Italy ratifies the European Charter for Regional and Minority Languages

The Council of Ministers says that the decision opens the door to the “possibility of tuition” in twelve languages and their use before some courts · Rome signed the Charter twelve years ago · Organizations in Piedmont criticize the move since Italy does not recognize Piedmontese

The Council of Ministers of the Italian government has ratified the European Charter for Regional and Minority Languages (ECRML), an instrument by the Council of Europe for the protection of minorised languages in Europe. According to the Council of Minister's website, the ratification has been done to protect twelve languages: Catalan, Occitan, Albanian, German, Greek, Slovene, Croatian, French, Francoprovençal, Friulian, Ladin and Sardinian.

Neither the Italian government nor the Council of Europe have explained which levels of protection will be applied to each one of those languages. Still, the Council of Ministers has said that "among other things" it is foreseen "the possibility of tuition [of those languages] in schools, their use at the courts of the areas of jurisdiction, the dissemination of cultural programmes and [the dissemination of those languages] through the key media".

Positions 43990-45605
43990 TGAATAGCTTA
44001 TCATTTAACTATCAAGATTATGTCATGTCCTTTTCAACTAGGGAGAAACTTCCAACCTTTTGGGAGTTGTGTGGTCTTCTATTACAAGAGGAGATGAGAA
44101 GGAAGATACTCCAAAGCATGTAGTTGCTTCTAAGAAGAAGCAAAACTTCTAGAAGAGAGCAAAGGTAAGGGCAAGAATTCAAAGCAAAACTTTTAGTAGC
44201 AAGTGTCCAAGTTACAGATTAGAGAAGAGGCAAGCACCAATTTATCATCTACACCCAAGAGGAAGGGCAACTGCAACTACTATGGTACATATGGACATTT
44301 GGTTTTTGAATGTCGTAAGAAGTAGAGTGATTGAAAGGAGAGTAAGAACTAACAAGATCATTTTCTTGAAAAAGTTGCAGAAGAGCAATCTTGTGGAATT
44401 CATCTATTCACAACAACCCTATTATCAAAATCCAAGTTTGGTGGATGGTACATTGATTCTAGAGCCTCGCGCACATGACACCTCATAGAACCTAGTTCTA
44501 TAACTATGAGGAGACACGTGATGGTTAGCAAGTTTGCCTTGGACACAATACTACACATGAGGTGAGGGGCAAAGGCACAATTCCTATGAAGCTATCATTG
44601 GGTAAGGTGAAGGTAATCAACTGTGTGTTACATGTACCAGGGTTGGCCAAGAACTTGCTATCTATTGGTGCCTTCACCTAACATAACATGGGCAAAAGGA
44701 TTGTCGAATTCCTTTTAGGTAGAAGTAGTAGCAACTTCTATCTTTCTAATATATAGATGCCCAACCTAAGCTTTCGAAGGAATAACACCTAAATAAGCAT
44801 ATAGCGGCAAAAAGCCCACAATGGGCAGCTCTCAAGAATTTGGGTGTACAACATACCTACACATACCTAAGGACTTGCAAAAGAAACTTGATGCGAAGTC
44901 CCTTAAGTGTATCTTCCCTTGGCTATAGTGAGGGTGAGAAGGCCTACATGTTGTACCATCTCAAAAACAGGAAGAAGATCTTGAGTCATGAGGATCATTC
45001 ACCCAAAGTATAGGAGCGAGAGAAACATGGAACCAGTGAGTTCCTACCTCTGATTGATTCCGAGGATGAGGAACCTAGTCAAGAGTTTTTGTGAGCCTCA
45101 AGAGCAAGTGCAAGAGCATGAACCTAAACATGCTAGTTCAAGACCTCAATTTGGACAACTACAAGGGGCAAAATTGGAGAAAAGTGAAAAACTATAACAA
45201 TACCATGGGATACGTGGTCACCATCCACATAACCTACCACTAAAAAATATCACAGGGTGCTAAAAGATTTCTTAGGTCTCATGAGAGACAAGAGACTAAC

But some of those legal provisions were already included in the law 482 of the Parliament of Italy of 1999. Italian legislators then approved the introduction of the very same twelve languages into the school system (including a partial use as vehicular languages).

Italy signed the ECRML in 2000. Since then, the Italian government had not ratified it.

Critical stance in Piedmont

The approval of the Charter is yet another legal basis for the protection of minorised languages (arguably stronger in this case because of Italy's commitment before Europe). But the decision has been contested in Piedmont, where grassroots organizations are fighting for the official recognition of the Piedmontese language. The Italian government has not ratified the Charter for Piedmontese, and this has led Gioventura Piemontèisa to accuse Rome of trying to "euthanize" the Piedmontese people.

The Italian Constitutional Court overturned in 2010 a regional law that sought to protect Piedmontese. The judges considered that Piedmontese "is a dialect" and thus cannot be protected in a similar way to Occitan, Francoprovençal or German, languages that are also spoken in Piedmont.

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